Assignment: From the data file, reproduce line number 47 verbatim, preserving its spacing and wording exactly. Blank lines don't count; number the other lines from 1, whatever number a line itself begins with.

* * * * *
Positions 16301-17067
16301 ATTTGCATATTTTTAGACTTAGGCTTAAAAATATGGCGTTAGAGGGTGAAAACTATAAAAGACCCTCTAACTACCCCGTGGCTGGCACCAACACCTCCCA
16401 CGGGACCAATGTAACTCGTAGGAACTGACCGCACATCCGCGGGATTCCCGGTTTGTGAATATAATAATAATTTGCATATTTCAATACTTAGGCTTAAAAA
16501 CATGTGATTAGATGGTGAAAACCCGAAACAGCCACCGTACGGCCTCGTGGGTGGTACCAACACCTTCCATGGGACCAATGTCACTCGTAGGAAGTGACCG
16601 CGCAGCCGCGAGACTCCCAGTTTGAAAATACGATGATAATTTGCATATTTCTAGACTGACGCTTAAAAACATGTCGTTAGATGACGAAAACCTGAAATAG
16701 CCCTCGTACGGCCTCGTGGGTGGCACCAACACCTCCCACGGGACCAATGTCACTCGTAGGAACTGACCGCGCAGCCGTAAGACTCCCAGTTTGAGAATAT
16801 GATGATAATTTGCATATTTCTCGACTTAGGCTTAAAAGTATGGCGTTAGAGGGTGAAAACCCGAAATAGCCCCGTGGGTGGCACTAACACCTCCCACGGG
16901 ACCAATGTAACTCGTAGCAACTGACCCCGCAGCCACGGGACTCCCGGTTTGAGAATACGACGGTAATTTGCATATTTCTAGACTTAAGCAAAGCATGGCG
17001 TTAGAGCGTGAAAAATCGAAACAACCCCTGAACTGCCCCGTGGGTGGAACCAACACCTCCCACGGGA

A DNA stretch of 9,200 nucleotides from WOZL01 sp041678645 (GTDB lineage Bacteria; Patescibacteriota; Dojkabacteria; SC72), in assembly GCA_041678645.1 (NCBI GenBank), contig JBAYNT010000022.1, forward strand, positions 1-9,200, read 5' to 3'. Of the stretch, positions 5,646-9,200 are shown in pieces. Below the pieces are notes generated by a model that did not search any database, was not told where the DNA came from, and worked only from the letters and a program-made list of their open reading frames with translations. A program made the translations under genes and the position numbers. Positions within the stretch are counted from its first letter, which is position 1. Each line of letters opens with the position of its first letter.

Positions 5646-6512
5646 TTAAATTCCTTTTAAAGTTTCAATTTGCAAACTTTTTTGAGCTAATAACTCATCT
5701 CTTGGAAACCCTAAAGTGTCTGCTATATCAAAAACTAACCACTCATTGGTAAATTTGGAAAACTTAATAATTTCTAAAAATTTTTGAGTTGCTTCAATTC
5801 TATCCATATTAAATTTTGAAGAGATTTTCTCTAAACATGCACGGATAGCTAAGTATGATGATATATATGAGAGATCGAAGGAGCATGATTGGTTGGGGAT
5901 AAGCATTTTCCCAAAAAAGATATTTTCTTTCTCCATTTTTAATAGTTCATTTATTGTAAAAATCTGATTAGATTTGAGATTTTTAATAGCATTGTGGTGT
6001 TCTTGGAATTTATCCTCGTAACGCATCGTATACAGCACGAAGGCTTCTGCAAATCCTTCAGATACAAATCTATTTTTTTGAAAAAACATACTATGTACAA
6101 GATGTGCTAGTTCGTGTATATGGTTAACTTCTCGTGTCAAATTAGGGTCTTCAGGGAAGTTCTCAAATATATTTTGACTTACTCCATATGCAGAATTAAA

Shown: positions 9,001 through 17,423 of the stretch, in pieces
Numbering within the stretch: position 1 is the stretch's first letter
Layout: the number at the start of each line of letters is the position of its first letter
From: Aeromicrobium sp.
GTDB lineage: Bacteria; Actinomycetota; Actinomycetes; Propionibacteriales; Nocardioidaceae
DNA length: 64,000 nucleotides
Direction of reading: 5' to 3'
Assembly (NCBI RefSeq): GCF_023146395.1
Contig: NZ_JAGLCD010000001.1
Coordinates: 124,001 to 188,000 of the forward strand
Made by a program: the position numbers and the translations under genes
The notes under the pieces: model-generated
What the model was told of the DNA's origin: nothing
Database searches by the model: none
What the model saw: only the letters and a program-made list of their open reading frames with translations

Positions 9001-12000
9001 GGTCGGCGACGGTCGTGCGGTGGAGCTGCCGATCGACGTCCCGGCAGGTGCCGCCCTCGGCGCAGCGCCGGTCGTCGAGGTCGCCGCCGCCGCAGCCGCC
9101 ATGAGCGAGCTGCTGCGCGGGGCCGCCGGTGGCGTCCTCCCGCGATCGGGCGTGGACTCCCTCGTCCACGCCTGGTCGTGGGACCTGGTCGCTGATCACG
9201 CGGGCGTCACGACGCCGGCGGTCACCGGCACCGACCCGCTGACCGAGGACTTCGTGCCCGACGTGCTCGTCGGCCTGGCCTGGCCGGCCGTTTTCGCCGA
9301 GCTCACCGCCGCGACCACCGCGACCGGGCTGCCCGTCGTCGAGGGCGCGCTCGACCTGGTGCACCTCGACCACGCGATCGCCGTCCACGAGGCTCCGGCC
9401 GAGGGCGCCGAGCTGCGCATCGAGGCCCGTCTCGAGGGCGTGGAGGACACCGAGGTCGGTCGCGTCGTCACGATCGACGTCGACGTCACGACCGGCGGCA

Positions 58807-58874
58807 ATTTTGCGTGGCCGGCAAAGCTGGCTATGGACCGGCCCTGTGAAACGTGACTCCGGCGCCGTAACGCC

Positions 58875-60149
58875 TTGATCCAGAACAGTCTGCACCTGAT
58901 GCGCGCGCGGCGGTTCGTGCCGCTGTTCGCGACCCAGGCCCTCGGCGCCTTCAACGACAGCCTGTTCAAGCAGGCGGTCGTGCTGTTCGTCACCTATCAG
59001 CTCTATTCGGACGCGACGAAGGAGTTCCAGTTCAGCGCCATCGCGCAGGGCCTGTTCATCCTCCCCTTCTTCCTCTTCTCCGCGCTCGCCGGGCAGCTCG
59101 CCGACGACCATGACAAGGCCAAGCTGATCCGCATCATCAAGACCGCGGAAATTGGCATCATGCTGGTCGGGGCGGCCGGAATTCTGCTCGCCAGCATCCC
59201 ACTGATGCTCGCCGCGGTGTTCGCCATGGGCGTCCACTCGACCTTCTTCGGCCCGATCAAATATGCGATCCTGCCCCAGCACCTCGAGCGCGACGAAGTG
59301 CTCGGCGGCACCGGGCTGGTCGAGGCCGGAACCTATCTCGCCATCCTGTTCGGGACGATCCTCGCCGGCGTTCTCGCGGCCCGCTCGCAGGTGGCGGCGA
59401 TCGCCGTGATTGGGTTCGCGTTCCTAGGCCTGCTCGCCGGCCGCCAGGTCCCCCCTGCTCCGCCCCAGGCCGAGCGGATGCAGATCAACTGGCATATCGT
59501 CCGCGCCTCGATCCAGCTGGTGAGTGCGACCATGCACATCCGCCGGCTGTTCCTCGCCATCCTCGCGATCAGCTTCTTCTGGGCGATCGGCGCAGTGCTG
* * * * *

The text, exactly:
59301 CTCGGCGGCACCGGGCTGGTCGAGGCCGGAACCTATCTCGCCATCCTGTTCGGGACGATCCTCGCCGGCGTTCTCGCGGCCCGCTCGCAGGTGGCGGCGA